Widely held assumptions about the innocuousness of the music therapy process in hospice have been challenged on this blog in the past. In this post, guest author Cathleen Flynn, MA, MT-BC offers reflections on navigating very common and very precarious dynamics with hospice patients. (See Cathleen’s bio here.) She digs into the roots of what feels dangerous in music therapy, and overturns notions about the harmlessness of music, therapists, and elderly patients. We hope she inspires you to do some digging, too.
It is with great pleasure that we share this guest post from Jessica Josefczyk, a board-certified music therapist practicing with older adults in Dayton, OH (be sure to check out her full bio under Contributors). Here, Jess offers an important perspective about the growing influence of Music & Memory, its potential impact on the practice and reach of music therapy with older adults, and how music therapists may be able to position themselves in relation to the growing trend of music listening services.
I can’t shake the memory of the feeling of being utterly out of place.
I felt it in my stomach, in my tongue-tied mouth, and my anxious mind as I vigilantly scanned the room looking for some haven where I could wait inconspicuously for the service to begin. Trying to appear casual, and just to blend in, I gazed at the photos—all of them, one by one, for as long as possible without giving anyone else reason to take notice of me. Not that it was difficult to give attention to the display, or that I was only pretending to be interested. Each photo told of the healthier parts of a life of which I had only known the premature end. I found it hard to look away. It can be a comforting thing to continue getting to know a person after they have died.
In November, my hospital sent me to attend the National Seminar given by CAPC, the Center to Advance Palliative Care. My experience at the conference ended up being personally impactful. I have always felt, on an intuitive level, the profound differences between working for a hospice agency and a palliative medicine team in a hospital, since I changed treatment settings in 2008. However, attending the conference stimulated a lot of thoughts for me about the uniqueness of palliative medicine in a medical hospital and a music therapist’s role there. My impression of the music therapy end-of-life care scene is that we tend to focus on the hospice part of the greater palliative care umbrella, but there is so much more for us to know about, and so much more for us to offer. Continue reading “Introducing: Palliative Care”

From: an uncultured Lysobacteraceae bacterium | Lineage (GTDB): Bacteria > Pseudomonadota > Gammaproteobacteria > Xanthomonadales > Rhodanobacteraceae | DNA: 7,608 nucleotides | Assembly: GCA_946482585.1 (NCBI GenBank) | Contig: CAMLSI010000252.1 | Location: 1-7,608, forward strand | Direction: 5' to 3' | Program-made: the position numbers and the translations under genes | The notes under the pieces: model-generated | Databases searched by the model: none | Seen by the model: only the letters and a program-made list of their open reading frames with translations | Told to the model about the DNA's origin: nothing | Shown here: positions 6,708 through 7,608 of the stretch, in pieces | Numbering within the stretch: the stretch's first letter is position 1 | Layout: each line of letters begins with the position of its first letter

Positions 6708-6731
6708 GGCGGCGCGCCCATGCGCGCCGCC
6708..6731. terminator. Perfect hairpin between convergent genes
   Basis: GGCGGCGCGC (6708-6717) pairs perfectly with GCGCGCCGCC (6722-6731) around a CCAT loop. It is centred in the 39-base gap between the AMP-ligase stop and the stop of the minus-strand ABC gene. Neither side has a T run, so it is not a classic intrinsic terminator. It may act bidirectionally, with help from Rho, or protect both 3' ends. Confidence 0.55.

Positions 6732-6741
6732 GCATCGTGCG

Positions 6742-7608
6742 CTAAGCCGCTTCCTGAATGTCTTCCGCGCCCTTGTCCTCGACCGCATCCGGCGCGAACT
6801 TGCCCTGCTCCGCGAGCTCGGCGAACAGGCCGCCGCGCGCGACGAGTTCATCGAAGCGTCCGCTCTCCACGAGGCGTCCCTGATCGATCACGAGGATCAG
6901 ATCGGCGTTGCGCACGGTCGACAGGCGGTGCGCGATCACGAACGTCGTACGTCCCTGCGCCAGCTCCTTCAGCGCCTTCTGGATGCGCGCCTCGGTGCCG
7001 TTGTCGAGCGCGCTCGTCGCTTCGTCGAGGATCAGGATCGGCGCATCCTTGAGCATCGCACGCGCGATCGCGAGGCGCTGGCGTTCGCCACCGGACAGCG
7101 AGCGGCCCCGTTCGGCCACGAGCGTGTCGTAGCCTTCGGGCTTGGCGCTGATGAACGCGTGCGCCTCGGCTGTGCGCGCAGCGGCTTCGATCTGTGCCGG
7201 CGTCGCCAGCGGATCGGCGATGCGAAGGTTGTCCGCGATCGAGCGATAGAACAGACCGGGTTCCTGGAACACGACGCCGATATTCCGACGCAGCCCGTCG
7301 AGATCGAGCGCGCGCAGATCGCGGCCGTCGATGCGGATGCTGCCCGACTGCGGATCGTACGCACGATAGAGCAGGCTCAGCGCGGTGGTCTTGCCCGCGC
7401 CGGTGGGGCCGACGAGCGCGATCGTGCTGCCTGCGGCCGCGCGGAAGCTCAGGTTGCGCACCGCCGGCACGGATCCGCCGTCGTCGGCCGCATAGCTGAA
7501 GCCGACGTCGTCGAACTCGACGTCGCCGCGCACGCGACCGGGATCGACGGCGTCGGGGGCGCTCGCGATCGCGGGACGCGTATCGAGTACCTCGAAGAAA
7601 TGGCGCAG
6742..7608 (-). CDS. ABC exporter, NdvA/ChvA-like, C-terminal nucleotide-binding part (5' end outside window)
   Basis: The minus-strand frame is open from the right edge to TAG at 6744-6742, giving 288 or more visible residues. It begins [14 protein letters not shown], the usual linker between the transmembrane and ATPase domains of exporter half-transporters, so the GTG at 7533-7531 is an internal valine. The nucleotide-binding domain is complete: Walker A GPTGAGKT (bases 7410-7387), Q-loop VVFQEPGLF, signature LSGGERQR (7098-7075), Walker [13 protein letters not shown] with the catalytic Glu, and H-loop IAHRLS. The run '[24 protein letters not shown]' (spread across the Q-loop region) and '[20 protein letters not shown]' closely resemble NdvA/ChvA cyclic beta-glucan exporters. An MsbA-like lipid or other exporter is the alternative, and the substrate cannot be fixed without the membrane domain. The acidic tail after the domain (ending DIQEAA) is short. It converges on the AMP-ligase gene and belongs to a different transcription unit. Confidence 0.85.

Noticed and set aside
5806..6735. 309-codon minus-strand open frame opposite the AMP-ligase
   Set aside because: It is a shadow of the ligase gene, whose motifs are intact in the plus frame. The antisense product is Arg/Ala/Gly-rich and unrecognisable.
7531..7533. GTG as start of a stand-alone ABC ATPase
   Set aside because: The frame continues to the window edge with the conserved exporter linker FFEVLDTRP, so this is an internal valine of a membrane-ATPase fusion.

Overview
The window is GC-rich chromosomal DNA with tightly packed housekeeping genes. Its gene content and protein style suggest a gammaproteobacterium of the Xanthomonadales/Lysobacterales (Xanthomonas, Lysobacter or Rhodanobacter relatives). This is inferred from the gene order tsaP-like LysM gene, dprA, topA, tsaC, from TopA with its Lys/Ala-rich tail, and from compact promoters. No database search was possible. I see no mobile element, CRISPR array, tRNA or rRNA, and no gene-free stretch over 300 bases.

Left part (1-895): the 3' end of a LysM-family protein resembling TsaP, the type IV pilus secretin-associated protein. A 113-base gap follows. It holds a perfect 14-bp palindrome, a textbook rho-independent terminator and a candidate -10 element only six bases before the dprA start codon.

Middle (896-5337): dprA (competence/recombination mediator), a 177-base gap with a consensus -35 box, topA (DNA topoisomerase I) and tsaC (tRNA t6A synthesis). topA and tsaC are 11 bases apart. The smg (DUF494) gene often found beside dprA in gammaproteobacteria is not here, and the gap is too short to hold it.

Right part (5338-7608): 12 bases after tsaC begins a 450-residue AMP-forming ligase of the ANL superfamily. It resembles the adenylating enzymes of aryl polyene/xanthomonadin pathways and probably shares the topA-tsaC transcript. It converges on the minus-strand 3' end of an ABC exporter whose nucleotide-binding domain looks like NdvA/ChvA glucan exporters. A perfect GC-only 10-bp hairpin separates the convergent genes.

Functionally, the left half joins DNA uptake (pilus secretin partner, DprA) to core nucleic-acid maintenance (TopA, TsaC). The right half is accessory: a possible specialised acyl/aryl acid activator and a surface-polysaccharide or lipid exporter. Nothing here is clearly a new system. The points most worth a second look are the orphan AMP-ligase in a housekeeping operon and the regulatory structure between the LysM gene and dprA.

One of the unintended benefits of having a child has been learning to cook and, for the first time, finding meaning in it. Cooking for my daughter has helped me come to respect its art and craft. Whereas I once valued the tasks of cooking only by the isolated products those tasks produced (e.g. a chopped carrot, simmering sauce, etc.), I came to understand these purposeful actions as choreographed movements in a much larger dance that function as an act of service representing love and nurturance.
This year’s Social Media Advocacy month is focused on VISION: We Value this endeavor, we Imagine Success in our advocacy efforts, we Invest in advocacy Opportunities Now and whenever possible. For participation in this effort, we decided to engage with each other in a discussion about our vision for music therapy and end-of-life care. Please share with us any responses you might have, and what your vision for the field may be. As always, thank you for being a part of this community
In honor of Social Media Advocacy Month (I never even knew that was a “thing” until now!), there’s a guest post from Judy Simpson, AMTA’s Director of Public Relations, circling the various music therapy interwebs. It is a well-written and thoroughly welcomed message. One part in particular stood out to me:
“For far too long we have tried to fit music therapy into a pre-existing description of professions that address similar treatment needs. What we need to do is provide a clear, distinct, and very specific narrative of music therapy so that all stakeholders and decision-makers ‘get it.'”
Continue reading “We are…not on the same page…”